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In this question my real interest was the general situation around the world. But I knew that questions that are too broad are liable to be closed. So I restricted it to just the Norway/Sweden border. But I added a sentence near the end asking if there was any generally prevalent worldwide way of solving it.

The question already has answers, so I'm obviously not going to change it now, regardless, but I'm curious: Would it have been too broad if I didn't mention any specific border?

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  • TSE history proves that some questions are broad, yet they are kept open very helpful, this depends on the kind of information required in the question. The best way in case you think there is a one answer that can work "worldwide" is to go "trial and error" method. Sometimes you limit it to a single country while the answer works for all... – Nean Der Thal Jul 30 '16 at 23:08
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Obviously, if someone did expect a bullet point list of the policies of every country on earth, that'd be a bit much. However, questions like this are usually answerable usefully without getting into too broad territory like this:

  • It's almost certainly fine if phrased like "How do I find out X for any country?" or "Is there an international standard on X?" rather than "What's the deal with X worldwide?"
  • Since you might not know whether or not there's an international standard or whether you definitely even need to look up country-specific rules, I personally believe it should be fine to ask "What's the deal with X worldwide?" even if X might vary from country to country, since these can still be answered usefully quite simply, for example:

    This is actually something where there isn't one worldwide policy, it varies from country to country. For example, X country is flexible and allows [A], but Y country is strict and demands [B].

    You can usually find out what a given country's policy is by [...contacting embassay/looking at government website/using web resource/etc]. A useful search term is [legal name or jargon for whatever we're talking about].

    ...or this...

    This varies from country to country, but the vast majority of countries, including every country in [EU/NAFTA/ECOWAS/ASEAN/whatever], follow [some pattern or range].

    You can usually check what a given country's policy is by [...contacting embassay/looking at government website/using web resource/etc]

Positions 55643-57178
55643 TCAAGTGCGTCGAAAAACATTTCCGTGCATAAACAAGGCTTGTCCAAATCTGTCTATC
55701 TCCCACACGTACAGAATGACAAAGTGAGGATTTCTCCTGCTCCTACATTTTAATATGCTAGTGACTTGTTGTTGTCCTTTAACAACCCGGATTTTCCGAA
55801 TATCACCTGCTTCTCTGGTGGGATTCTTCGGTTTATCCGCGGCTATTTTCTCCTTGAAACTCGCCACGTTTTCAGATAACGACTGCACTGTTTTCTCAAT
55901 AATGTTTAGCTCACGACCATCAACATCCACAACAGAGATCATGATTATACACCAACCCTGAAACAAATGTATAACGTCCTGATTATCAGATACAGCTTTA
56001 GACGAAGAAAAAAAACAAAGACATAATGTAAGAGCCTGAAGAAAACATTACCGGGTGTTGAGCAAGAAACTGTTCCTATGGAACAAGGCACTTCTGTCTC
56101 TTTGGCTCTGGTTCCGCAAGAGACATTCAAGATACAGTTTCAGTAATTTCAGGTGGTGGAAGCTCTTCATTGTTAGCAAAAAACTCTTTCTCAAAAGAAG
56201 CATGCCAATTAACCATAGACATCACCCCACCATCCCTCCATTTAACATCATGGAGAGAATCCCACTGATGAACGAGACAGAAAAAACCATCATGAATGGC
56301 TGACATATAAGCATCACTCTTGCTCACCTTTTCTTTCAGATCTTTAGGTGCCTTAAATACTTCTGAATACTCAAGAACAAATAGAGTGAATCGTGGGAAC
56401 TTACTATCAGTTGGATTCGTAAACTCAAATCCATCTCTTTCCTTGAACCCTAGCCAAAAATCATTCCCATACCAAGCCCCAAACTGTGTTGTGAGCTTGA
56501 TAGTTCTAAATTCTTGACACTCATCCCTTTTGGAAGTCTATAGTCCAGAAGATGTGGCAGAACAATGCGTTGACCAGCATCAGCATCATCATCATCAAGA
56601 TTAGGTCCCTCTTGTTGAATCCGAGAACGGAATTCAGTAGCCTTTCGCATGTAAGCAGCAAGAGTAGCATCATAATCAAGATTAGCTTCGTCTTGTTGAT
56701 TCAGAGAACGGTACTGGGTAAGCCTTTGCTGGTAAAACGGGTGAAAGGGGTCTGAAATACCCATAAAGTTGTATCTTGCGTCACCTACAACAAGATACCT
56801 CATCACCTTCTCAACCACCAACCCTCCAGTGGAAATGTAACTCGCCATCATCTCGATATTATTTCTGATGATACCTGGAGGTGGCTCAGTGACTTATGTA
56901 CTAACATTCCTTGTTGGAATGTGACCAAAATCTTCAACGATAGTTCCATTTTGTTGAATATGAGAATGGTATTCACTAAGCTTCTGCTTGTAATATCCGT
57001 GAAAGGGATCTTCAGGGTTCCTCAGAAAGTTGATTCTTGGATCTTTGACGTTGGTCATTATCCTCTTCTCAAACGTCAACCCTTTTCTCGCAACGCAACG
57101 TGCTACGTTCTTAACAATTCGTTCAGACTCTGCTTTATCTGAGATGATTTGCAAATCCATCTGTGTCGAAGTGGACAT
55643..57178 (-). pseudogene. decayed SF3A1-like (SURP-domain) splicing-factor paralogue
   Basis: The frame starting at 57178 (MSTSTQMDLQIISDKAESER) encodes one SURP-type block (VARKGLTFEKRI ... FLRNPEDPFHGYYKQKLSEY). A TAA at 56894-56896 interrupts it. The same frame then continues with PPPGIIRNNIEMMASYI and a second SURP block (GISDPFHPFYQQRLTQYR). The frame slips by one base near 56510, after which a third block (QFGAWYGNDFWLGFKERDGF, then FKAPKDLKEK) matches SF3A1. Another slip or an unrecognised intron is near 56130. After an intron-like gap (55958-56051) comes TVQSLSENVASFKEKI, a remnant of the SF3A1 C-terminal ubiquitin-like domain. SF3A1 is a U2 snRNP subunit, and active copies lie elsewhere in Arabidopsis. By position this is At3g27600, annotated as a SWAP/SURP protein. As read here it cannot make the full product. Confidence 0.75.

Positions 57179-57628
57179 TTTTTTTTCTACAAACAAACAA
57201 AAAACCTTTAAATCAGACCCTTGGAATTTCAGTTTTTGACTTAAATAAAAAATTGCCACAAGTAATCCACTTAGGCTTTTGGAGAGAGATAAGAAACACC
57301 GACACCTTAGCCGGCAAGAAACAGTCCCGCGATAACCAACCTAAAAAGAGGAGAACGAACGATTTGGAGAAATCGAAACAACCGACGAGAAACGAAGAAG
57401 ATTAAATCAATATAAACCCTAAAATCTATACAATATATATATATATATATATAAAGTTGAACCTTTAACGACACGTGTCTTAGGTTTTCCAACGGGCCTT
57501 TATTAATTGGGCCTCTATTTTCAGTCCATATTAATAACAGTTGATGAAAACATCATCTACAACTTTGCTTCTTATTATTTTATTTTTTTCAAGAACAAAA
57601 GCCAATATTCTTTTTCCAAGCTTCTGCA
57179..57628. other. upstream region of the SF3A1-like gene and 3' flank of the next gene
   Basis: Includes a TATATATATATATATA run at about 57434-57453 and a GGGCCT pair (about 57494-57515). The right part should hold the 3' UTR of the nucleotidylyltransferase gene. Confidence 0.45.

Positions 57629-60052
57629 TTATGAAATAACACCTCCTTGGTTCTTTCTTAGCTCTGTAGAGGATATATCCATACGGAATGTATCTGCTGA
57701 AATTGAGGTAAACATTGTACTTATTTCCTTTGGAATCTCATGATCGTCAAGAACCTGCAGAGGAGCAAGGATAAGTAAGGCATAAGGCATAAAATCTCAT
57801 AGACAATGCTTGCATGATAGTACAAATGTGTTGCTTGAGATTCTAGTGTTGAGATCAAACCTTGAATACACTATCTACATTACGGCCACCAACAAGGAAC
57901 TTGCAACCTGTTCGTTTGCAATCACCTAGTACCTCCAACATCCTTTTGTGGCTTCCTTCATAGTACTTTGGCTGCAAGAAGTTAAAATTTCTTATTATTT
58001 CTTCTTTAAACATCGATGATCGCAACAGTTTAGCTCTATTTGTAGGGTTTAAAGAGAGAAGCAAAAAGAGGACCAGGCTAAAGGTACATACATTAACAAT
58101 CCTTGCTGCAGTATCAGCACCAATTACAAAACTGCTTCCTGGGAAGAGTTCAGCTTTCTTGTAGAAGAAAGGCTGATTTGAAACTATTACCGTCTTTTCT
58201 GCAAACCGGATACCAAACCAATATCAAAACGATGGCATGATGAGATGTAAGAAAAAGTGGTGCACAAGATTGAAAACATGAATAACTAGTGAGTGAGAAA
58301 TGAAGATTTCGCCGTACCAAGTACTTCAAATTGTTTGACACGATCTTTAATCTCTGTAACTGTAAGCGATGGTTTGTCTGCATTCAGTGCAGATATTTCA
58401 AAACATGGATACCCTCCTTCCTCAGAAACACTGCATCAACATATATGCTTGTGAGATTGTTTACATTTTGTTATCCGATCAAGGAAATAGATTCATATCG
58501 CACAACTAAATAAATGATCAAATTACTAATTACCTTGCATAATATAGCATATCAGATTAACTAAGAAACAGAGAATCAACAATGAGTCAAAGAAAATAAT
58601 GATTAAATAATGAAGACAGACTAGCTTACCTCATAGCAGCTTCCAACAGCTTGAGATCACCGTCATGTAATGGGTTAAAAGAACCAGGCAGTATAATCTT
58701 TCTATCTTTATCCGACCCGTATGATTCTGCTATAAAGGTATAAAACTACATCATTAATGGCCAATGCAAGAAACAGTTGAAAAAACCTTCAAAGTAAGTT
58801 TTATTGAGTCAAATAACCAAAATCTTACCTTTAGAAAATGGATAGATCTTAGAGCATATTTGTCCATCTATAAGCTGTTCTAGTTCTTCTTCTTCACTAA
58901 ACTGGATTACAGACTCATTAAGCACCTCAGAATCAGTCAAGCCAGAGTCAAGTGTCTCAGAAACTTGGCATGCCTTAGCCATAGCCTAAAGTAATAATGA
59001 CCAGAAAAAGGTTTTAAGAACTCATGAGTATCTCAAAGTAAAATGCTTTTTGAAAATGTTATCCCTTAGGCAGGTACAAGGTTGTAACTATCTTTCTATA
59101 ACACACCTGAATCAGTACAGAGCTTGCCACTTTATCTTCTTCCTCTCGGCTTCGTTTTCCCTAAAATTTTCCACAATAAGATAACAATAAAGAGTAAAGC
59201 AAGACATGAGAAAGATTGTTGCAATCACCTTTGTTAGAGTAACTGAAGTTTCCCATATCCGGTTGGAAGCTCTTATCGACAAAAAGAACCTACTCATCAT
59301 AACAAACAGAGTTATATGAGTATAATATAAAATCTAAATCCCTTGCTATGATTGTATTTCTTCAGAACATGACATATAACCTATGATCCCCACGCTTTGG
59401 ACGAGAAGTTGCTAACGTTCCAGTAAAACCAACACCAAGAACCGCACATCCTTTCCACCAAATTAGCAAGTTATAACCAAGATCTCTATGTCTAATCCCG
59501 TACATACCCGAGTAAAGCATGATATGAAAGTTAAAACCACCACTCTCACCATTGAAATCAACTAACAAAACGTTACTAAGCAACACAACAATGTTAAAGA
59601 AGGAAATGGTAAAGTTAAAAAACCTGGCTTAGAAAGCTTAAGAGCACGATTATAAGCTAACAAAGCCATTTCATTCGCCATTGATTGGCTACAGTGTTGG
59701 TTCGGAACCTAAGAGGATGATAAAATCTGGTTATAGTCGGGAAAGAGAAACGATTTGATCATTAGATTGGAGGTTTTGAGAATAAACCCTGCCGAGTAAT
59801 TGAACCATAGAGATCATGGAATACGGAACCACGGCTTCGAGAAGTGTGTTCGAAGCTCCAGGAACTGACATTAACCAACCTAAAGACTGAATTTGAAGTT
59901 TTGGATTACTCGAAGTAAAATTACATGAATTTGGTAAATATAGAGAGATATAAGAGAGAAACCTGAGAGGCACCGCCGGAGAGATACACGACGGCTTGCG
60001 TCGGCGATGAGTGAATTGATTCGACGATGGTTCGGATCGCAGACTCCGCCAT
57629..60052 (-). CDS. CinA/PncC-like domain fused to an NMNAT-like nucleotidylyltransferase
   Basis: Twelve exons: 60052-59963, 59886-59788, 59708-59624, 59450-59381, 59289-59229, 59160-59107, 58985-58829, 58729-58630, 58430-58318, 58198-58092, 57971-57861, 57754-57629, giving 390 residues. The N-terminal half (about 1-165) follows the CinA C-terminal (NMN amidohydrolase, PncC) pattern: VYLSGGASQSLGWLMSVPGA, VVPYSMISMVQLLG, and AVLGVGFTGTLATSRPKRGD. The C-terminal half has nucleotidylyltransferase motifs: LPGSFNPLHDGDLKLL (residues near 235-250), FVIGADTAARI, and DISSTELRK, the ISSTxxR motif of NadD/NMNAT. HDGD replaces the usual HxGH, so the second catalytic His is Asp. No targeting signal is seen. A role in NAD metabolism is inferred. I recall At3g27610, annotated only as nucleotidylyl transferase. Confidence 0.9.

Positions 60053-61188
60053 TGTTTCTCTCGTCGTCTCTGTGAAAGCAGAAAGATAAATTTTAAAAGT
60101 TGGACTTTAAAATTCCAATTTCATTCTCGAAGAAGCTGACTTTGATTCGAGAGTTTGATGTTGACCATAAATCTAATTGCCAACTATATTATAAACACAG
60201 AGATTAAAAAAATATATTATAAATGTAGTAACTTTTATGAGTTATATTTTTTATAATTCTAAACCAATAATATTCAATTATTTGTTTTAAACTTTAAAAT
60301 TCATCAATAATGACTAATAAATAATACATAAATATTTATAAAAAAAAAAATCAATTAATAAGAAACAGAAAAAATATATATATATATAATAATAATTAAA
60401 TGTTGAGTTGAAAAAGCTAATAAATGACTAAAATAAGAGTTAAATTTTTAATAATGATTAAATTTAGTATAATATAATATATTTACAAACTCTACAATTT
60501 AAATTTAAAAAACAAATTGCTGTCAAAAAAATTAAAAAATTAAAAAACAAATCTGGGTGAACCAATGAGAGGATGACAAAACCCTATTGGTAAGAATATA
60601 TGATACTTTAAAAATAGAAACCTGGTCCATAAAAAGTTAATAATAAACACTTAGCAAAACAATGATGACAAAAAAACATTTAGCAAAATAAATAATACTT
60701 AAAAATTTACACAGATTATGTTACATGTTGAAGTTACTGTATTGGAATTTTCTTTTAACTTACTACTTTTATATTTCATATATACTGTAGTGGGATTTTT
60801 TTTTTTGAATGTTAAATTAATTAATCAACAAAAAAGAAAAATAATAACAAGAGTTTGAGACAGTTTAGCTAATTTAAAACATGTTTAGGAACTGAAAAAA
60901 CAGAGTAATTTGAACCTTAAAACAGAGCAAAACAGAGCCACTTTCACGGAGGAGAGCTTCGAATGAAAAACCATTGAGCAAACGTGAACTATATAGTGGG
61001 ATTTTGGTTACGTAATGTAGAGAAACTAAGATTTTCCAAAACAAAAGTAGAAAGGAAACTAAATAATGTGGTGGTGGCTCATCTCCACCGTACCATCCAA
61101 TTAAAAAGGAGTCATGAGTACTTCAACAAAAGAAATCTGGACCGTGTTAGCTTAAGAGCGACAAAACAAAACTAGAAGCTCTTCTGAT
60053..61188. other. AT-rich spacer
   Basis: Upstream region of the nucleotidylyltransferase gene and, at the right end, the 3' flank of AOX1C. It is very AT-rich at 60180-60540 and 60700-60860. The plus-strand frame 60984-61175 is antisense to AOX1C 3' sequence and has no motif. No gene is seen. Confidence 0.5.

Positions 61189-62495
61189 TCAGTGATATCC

After all, we're not robots who will crash, catch fire and fall over throwing an error message QUESTION EXPECTS SINGULAR ANSWER, FOUND ARRAY KEYED BY COUNTRY. We're intelligent human beings who can understand an asker's intentions, and can give a useful answer that sets someone in the right direction to solve their specific problem themselves.

    Whether something does or doesn't vary from country to country is useful knowledge that experienced travellers might "just know" but an inexperienced traveller might have trouble confirming. It's therefore exactly the sort of thing where users on a travel site being helpful is helpful.

That said, from past voting behaviour, I think some of the "strict" guys tend to instinctively vote to close these questions as a reflex, so it might be best to play it safe with some exception-handling wordplay in the question, just in case it is something that varies by country.

But as a long-term policy, I don't think it's particularly useful to force users to jump through hoops like this when their intentions are already clear enough to give a good answer structured like the above. I'd vote to re-open it.

"There actually isn't just one answer to this, you have to check [X] and [Y]" is a perfectly valid, useful answer. If it goes on to include info on how to then check [X] and [Y], it's a great answer.

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  • Good answer, thanks. I'll keep that in mind if I have such a question again. – Revetahw says Reinstate Monica Aug 17 '16 at 10:22
  • +1, fully agree with everything in this answer – Urbana Aug 19 '16 at 10:35

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